( δω x δω y δω z ) = [ S x M xy M xz M yx S y M yz M zx M zy S z ] ω _ b + [ G xx G xy G xz G yx G yy G yz G zx G zy G zz ] a _ b + [ G x 2 a x a z G y 2 a y a z G z 2 a z a y ] + [ ɛ x ɛ y ɛ z ] + [ n x n y n z ] ( 0.5 )
where Si=scale factor errors; Mij=misalignment errors; Gij=g-sensitive drifts; Gi2=g2-sensitive drifts; εi=gyro bias drifts; ni=random walk errors.

( δ a x δ a y δ a z ) = [ K x L xy L xz L yx K y L yz L zx L zy K z ] a _ b + [ Δ x Δ y Δ z ] ( 0.6 )
where Ki=scale factor errors; Lij=misalignment erros; Δi=accelerometer bias.

The navigation filter also includes descriptions of the dominant inertial instrument errors, i.e. gyro drift and accelerometer bias. Their estimates are used for sensor error compensation.

Integrated GNC

FIG. 13 shows the functional block diagram of the integrated GNC for autonomous spacecraft. The system consists of three main subsystems:

    • Navigation subsystem. This subsystem provides accurate navigation solutions and attitude measurements for the flight management and flight control subsystems.
    • Flight management subsystem. This subsystem generates flight commands, such as attitude control commands and trajectory-tracking control commands, in terms of a desired flight trajectory, aerodata, attitude measurements, and navigation solutions.
    • Flight control subsystem. This subsystem performs high performance flight control.

The navigation subsystem utilizes AGNC's existing fully coupled GPS/IMU technology. The successful operational implementation of GPS provides state-of-the-art navigation capabilities through provision of extremely accurate three-dimensional position and time information. An integrated GPS/INS system provides even further benefits by exploiting the best attributes of both systems in a synergistic manner. Such an integrated navigation system will provide better reliability, smaller navigation errors, and improved survivability. Specifically, the INS can help GPS by providing accurate initial estimates on position and velocity, thus reducing the time required for the GPS receiver to lock onto the signals streaming down from the satellites. If one or more of the satellite signals is subsequently lost due to receiver malfunction, terrestrial blockages, wing shielding, or low signal/noise ratio, the inertial navigation system can help achieve reacquisition quickly and efficiently. The continuous velocity measurements obtained from the inertial system allow the GPS receiver to estimate the magnitude of the current Doppler shift so that it can narrow the bandwidth of its tracking loops. This improves the dynamic operation of the integrated navigation system and also increases its jamming immunity. On the other hand, the GPS receiver can help the inertial navigation system with accurate, real-time estimates on the current behavior of its error statistics. This helps to provide a more stable and accurate navigation solution. Absolute geolocation, attitude, and precise relative navigation are critical capabilities for autonomous vehicles. Integrated GPS/INS navigation systems will provide the most promising navigation device for such systems.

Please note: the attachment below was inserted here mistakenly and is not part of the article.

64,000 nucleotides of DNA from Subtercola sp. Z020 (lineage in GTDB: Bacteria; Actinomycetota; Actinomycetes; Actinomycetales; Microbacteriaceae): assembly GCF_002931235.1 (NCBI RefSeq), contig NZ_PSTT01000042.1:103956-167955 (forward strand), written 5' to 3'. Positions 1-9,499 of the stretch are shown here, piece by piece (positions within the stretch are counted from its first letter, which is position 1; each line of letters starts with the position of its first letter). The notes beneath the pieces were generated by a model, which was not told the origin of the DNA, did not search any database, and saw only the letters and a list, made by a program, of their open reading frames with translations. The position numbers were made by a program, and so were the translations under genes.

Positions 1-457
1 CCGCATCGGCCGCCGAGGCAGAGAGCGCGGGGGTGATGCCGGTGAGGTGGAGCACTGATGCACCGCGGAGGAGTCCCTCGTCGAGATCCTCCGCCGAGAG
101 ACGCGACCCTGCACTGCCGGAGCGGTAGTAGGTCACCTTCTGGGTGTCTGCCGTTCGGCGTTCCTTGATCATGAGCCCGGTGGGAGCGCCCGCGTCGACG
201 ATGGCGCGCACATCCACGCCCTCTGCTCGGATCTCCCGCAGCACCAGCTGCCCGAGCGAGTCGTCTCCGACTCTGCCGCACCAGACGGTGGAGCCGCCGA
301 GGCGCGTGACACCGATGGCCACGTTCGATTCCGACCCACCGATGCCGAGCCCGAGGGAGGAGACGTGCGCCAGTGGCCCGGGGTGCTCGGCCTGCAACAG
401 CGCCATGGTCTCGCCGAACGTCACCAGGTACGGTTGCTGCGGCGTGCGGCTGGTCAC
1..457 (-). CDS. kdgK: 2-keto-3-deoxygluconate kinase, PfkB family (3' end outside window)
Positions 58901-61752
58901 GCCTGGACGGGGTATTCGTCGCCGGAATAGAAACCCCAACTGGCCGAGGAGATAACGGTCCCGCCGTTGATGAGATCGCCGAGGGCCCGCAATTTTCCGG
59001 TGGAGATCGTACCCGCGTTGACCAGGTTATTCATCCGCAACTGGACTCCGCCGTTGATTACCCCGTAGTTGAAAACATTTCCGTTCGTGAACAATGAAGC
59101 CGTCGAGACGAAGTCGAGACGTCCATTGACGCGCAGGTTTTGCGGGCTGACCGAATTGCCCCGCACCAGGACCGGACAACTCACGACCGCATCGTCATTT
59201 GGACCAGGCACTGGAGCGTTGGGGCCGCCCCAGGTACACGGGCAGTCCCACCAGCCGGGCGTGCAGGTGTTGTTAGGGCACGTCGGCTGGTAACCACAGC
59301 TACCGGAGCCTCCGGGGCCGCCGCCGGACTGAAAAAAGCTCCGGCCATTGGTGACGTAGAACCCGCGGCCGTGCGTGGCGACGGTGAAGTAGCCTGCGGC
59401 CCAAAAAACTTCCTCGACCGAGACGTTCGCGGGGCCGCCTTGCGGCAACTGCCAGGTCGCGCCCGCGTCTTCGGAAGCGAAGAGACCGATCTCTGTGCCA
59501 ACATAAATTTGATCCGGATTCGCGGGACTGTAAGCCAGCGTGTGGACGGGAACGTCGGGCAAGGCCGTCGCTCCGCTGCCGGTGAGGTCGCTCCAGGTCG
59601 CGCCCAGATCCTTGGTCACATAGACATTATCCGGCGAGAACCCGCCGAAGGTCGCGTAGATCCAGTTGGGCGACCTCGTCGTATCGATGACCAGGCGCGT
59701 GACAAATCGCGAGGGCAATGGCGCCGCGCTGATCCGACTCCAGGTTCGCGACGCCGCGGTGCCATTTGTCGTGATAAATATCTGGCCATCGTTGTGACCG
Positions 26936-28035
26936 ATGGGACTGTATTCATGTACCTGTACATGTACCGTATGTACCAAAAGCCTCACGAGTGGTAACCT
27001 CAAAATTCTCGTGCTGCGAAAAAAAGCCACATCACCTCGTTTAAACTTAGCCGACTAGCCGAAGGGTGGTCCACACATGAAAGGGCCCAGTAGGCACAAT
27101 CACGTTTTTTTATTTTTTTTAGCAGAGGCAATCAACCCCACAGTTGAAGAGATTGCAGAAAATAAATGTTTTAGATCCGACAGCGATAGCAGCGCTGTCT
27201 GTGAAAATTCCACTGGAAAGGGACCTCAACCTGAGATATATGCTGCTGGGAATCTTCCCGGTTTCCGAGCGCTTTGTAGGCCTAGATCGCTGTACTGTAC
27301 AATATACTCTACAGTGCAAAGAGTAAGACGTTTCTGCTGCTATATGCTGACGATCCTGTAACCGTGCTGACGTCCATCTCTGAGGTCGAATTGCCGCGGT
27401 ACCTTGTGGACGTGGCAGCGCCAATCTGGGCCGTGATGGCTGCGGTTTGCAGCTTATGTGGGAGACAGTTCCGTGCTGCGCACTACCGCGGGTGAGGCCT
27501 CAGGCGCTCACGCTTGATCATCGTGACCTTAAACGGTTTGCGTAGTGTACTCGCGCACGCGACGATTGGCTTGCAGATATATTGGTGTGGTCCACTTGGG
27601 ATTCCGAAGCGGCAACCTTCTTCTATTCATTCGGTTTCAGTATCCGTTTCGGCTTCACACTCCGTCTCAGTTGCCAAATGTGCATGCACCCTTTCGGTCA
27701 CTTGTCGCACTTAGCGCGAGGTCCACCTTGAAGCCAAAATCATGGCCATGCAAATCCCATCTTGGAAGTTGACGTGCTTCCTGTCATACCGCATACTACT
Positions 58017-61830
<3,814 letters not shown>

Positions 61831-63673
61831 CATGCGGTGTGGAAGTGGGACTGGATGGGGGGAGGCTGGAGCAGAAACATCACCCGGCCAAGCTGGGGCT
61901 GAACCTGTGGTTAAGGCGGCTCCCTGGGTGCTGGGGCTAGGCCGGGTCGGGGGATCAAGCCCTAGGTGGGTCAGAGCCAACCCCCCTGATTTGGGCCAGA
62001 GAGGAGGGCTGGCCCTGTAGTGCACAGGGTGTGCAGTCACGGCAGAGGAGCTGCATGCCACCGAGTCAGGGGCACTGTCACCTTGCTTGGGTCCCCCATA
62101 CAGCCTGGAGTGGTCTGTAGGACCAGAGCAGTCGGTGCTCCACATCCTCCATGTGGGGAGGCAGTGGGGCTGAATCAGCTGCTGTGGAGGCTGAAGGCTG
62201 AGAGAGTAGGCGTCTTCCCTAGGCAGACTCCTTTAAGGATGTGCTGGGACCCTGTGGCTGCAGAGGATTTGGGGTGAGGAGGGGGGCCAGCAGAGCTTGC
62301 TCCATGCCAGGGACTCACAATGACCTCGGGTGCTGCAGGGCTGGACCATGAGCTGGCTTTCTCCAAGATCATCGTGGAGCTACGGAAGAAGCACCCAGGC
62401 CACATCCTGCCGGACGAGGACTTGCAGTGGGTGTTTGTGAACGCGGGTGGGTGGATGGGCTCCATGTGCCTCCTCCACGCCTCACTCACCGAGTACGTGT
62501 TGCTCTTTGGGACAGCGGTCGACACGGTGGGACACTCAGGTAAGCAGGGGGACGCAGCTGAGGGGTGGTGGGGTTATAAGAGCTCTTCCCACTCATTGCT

Flight navigation and control is a multiple objective optimization problem. The control is required to achieve a high level of precision, robustness, and reliability to improve mission effectiveness and completion probability. Furthermore, time varying and nonlinear dynamics may be at issue. Advanced techniques have made significant progress in the areas of robust control, nonlinear control, and intelligent control. These techniques provide an opportunity for the design of high-performance spacecraft flight control systems. Specifically, a control integration scheme of nonlinear control, robust control, fuzzy logic control, and neural network control will be investigated and developed to address specific issues, such as nonlinearities, uncertainties, and component failures, arising during the flight control of spacecraft. The objective is to improve performance robustness and reliability for all flight conditions. The nonlinear control loop is employed to approximately linearize and decouple the input-output dynamics of the system, to compensate for nonlinear effects, and to achieve the design requirements for nominal operation. The robust control loop design is based upon the linearized and decoupled system dynamics to guarantee performance in the presence of uncertainties and to provide robust stability. Finally, the intelligent adaptive control loop is employed to provide adaptivity and intelligence and to fine-tune control performance. This optimal combination scheme exploits and integrates the merits of nonlinear, robust, intelligent, and adaptive control and is expected to greatly enhance spacecraft performance.